Most teenagers can't wait to turn 18.

But, a Calgary boy with an extremely rare skin disorder is dreading the day he becomes an adult.

That's because he'll have to find new doctors to treat his painful condition.

Like most 17-year-old boys, Dylan Parr likes to spend his time playing computer games, but Dylan isn't like other boys his age.

He has a rare, genetic skin disorder called epidermolysis bullosa.

Dylan says, "People treat me differently because of my skin."

He is missing a gene that's supposed to hold his skin cells together.

If somebody simply brushing past him, it can tear his skin, so now Dylan can't go to school.

The disorder also creates blisters on his body and in his throat.

Dylan told CTV Calgary, "Sometimes just walking hurts my feet. Lying on my bed sometimes hurts and that kind of stuff."

For the past 17 years, a team of doctors at the Alberta Children's Hospital have helped treat his symptoms.

With their expertise and with the help of his Mom, Dylan has defied odds.

Margaret Parr says, "They told me when he was born that by the time he was 15 he'd be wheelchair bound."

But when Dylan turns 18 in December, he will be done at the Children's Hospital.

He'll have to find new doctors who likely have not had experience treating his rare disorder.

"The thought of starting all over again and re-educating everybody, which I know we will have to. It's just causing me so much anxiety." Margaret says.

One of Dylan's doctors says it will be difficult for Dylan to move to a hospital where he doesn't have a support system in place.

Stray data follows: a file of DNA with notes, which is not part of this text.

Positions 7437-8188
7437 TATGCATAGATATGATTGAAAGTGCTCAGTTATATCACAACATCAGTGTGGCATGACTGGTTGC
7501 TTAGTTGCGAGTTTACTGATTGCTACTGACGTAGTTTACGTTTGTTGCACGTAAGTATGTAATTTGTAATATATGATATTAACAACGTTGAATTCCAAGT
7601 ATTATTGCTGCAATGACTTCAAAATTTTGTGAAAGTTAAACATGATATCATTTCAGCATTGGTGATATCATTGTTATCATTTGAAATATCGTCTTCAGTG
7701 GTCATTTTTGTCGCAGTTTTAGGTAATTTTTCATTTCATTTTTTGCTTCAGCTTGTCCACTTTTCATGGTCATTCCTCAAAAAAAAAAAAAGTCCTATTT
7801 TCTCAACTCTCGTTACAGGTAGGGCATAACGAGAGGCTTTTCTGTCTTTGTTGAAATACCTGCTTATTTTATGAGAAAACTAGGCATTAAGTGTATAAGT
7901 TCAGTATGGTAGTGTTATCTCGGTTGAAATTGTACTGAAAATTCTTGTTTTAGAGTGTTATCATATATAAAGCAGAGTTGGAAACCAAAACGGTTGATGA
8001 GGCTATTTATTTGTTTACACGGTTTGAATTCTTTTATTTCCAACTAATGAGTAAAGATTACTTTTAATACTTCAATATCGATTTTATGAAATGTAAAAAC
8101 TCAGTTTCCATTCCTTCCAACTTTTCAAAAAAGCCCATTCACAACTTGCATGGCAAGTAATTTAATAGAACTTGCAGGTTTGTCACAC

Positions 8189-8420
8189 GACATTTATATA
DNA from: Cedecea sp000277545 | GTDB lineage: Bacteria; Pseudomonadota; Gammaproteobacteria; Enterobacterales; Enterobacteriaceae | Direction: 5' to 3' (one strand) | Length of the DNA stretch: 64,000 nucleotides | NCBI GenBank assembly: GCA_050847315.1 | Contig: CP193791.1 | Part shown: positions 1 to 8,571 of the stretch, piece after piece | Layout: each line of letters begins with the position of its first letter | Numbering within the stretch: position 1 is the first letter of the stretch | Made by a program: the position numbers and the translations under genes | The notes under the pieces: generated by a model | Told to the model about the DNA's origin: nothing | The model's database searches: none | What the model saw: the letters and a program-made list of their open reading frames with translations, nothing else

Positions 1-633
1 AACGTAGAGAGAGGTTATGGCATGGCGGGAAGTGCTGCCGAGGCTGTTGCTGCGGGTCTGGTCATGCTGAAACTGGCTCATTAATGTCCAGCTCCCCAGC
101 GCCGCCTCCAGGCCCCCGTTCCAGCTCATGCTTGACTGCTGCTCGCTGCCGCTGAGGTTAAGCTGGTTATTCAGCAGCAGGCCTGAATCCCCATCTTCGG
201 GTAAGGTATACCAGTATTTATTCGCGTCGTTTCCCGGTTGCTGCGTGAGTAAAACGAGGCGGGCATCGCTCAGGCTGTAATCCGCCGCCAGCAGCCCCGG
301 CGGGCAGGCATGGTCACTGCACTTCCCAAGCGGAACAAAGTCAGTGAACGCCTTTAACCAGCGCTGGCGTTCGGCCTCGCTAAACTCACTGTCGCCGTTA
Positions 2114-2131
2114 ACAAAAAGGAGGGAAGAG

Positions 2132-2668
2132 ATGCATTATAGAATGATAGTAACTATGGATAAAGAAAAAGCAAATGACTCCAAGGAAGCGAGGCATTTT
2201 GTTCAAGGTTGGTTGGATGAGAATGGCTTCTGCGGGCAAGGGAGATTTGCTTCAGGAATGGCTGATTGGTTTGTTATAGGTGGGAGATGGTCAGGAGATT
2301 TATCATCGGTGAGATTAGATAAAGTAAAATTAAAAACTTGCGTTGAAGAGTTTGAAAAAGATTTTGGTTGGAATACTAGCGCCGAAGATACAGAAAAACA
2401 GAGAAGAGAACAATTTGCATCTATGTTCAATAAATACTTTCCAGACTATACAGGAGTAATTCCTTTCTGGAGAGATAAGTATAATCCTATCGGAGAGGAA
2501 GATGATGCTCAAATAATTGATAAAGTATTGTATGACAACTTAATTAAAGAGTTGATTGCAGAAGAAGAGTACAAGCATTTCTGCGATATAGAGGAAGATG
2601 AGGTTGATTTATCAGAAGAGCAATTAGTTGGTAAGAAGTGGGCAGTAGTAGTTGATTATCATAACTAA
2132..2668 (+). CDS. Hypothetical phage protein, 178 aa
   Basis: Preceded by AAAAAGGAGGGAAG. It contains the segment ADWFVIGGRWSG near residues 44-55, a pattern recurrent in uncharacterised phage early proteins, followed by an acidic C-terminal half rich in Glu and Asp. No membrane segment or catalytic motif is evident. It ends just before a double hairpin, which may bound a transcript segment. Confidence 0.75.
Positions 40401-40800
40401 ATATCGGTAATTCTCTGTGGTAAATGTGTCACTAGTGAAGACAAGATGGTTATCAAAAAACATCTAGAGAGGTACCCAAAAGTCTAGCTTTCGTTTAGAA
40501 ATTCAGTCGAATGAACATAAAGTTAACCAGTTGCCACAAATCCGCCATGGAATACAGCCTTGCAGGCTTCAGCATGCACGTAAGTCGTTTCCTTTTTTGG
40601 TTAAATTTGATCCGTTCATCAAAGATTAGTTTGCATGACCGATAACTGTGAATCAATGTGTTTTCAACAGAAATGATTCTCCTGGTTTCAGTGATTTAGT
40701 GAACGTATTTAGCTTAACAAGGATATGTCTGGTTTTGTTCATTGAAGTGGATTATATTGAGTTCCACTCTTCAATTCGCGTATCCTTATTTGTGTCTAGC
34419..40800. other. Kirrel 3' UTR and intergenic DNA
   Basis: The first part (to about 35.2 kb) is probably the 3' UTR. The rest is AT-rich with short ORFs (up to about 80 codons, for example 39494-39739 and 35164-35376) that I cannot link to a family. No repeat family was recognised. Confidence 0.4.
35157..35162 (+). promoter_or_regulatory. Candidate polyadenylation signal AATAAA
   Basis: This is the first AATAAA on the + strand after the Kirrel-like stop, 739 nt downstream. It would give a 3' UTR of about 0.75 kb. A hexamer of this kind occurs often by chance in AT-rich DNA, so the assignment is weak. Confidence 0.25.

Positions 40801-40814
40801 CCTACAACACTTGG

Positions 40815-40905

Dr. David Sigalet told us, "It's a problem. We have a lot of kids like this that have been successes, if you will, of our groups and treatments here and then they go off in the adult world without having a specific network there to take care of them."

And it's not just the doctors the Parrs fear losing the support as well.

Margaret says, "When he turns 18 we get cut off of all children's funding, whether it is from the Federal Government, whether it be from the Alberta Government… we get cut off completely the day he turns 18."

Dylan's mom doesn't have time to add up future bills right now.

She's still trying to make final payments on a $2 thousand dental bill.

Dylan's condition affects his tooth enamel and can cause all of his teeth to fall out.

Friends are planning a fundraiser to help the Parr family, but details have not yet been released.

Alberta Health Services say all patients who transfer from the Children's Hospital to an adult hospital continue to receive the same standard of care.